The Second Amendment (Amendment II) to the United States Constitution is the part of the United States Bill of Rights that protects the right of the people to keep and bear arms. It was adopted on December 15, 1791, along with the rest of the Bill of Rights.
In no particular order, early American settlers viewed the right to arms and/or the right to bear arms and/or state militias as important for one or more of these purposes:
deterring tyrannical government;
facilitating a natural right of self-defense;
participating in law enforcement;
enabling the people to organize militia systems.
OK, lets start with the top of this list, “deterring tyrannical government.”
Many, many of those (crazies) say they need assault weapons, to overthrow a tyrannical government. Alright, let’s put this into a more precise scenario.
Let’s say that a large number of people are completely dissatisfied with our government. In the 21st century, what is the best way to change a government that the people feel is tyrannical? The vote, of course. I think the first step is to define tyranny.
So let’s assume we have done so, now what?
The assault weapons advocates say, or seem to think, that their weapons will be adequate in deterring the most powerful military in the world.
So let’s take a look at what the military has at it’s disposal. Supersonic fighter jets armed with Hellfire missiles, 20 mm cannons, mini-guns modeled after the old Indian War Gatling guns. Our modern version fires about 2,000 rounds per minute! That’s two THOUSAND bullets fired, every minute. Let’s look at shoulder fired rockets that have a range of nearly one mile or more and are packed with high explosives. Let’s look at the Apache Attack Helicopters. They too are equipped with missiles and mini-guns, and some with 20mm cannons. Then there are massive tanks that can hit a target over three miles away. Then we have artillery that can hit a target nearly 20 miles away. We also have a navy, consisting of aircraft carriers with enough fire power to wipe out a small country. We have submarines that can stay submerged for six months at a time. I could go on, but I think you get the point.
The crazies invariably chime in and say, that many in the military would defect and fight against the country and constitution that they swore to defend. The talk of civil war is really ludicrous.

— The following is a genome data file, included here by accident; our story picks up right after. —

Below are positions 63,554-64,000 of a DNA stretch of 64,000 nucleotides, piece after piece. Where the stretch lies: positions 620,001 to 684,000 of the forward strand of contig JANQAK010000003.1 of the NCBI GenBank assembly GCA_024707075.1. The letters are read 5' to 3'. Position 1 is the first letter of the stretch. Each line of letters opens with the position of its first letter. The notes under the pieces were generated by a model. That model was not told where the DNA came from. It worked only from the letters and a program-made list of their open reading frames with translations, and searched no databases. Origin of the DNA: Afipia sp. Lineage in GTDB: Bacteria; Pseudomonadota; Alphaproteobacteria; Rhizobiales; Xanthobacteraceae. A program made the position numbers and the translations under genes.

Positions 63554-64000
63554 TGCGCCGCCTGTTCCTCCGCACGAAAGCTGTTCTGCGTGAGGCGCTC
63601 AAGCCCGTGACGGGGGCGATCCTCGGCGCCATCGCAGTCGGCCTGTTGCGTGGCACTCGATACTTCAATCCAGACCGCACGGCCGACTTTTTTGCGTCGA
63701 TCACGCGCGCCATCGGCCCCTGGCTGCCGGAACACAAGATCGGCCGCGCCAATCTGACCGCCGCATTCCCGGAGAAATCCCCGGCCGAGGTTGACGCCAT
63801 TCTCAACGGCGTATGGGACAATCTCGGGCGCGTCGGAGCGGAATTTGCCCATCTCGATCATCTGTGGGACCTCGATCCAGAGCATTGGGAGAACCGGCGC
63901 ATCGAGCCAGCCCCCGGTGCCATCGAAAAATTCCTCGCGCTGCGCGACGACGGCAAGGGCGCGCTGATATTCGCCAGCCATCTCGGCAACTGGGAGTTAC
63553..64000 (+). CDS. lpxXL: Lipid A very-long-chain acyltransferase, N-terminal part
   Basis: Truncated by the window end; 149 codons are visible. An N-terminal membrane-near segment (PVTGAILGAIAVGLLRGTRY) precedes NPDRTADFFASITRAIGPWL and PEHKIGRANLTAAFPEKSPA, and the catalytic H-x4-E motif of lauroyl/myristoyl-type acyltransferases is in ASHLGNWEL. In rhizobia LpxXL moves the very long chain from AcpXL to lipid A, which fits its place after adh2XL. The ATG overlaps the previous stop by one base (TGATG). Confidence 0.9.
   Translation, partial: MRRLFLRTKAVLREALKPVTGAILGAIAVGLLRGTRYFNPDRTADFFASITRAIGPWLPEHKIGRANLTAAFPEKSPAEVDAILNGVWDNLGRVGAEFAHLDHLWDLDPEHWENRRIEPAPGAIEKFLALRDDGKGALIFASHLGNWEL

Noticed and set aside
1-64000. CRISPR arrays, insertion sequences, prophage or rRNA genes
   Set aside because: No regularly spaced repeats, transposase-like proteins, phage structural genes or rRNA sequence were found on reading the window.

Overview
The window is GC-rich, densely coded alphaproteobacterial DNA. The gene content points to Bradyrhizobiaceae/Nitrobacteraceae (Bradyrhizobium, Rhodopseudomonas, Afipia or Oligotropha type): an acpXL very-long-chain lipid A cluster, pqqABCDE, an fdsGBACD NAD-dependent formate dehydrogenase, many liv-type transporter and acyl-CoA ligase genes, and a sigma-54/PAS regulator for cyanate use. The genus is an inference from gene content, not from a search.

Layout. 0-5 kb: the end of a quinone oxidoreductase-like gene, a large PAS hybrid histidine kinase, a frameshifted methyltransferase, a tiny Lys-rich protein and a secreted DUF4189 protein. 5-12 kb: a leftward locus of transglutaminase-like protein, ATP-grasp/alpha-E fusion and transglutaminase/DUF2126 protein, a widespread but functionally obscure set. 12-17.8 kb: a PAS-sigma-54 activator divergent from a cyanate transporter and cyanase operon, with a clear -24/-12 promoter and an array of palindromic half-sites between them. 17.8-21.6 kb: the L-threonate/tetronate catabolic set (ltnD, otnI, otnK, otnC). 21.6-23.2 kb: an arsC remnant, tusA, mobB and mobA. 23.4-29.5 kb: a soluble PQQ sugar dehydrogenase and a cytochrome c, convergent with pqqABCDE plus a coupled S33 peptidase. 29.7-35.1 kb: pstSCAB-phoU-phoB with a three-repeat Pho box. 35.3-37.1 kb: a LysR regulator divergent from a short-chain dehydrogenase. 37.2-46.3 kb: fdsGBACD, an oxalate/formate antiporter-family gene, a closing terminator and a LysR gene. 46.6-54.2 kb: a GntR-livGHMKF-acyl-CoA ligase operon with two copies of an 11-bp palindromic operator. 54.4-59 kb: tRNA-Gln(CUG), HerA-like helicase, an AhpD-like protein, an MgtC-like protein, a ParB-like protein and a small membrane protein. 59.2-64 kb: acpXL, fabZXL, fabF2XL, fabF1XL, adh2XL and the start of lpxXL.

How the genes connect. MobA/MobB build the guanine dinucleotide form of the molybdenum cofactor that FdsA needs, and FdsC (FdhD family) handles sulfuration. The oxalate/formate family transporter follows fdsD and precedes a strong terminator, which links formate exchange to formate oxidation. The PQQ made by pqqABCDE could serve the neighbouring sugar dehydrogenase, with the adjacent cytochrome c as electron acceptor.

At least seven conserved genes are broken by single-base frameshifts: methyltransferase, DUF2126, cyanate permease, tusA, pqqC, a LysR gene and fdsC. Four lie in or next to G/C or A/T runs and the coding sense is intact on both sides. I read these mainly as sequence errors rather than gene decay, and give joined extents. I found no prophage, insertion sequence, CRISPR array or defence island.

In the American Civil war, there were free states and slave states, providing a clear distinction as to who the enemy were.
There are no slave states, or a confederacy that exists any longer. This means that each of the fifty sates would have to have their own mini-civil wars. Who would “win,” and what states would “lose,” is simply unimaginable.
OK, so much for the defenders of liberty (as they perceive themselves to be)
I guess I covered the “crazies,” among the gun nuts who insist on possessing assault weapons.
Assault weapons are not needed for home defense. A high powered revolver is really all that is needed. Assault weapons are not needed for hunting. Hunting is not only a means for obtaining food, it is also considered a sport. How sportsman-like is it to have a 30 round magazine in a weapon that fires rapid fire, in a very little amount of time?
In the final analysis, no civilian needs an assault weapon or the high capacity magazines that can be used with such weapons.
When Jared Loughner was finally taken down, after so much carnage, it was when he tried to put another magazine into hie weapon. That’s when the brave people on the scene attacked him and subdued him. So yes, the size of the magazine does make a big difference.
The Social Compact
The First Principle of the Social Compact recognizes that governments are instituted by the people and derive their just powers from the consent of the governed. So, I believe there are a majority of Americans who would like to see these killing machines gotten rid of.
The Declaration of Independence recognizes as a self-evident truth that “governments are instituted among men/women, deriving their just powers from the consent of the governed. . . .” There are two aspects to this First Principle of the Social Compact. First, that legitimate governments are instituted among the people; second, that the just powers of the government are derived from the consent of the people. The Founding Fathers derived much of their understanding of this First Principle from John Locke, Thomas Hobbes, and other like-minded philosophers.
The Founding Fathers believed that because conflict is inevitable in a state of nature, individuals united in civil societies and established government to secure the peace. James Madison reflected that “If men were angels, no government would be necessary.” But men are not angels, Alexander Hamilton noted, and government becomes necessary to restrain “the passions of men/women.” Thus, paradoxically, legal restraints are necessary to preserve liberty. The alternative is vigilantism – which Hobbes aptly termed a “war of every one against every one.”
The second aspect of the Social Compact is that the people must consent to give the government its authority. Robert Bates, a delegate to the Constitutional Convention, explained that “In every free government, the people must give their assent to the laws by which they are governed. This is the true criterion between a free government and an arbitrary one.”
Indeed, the American Revolution was strongly motivated by a defense of this First Principle. The cry of “no taxation without representation” was directly derived from the Social Compact.
The Social Compact is an indispensable First Principle of American freedom.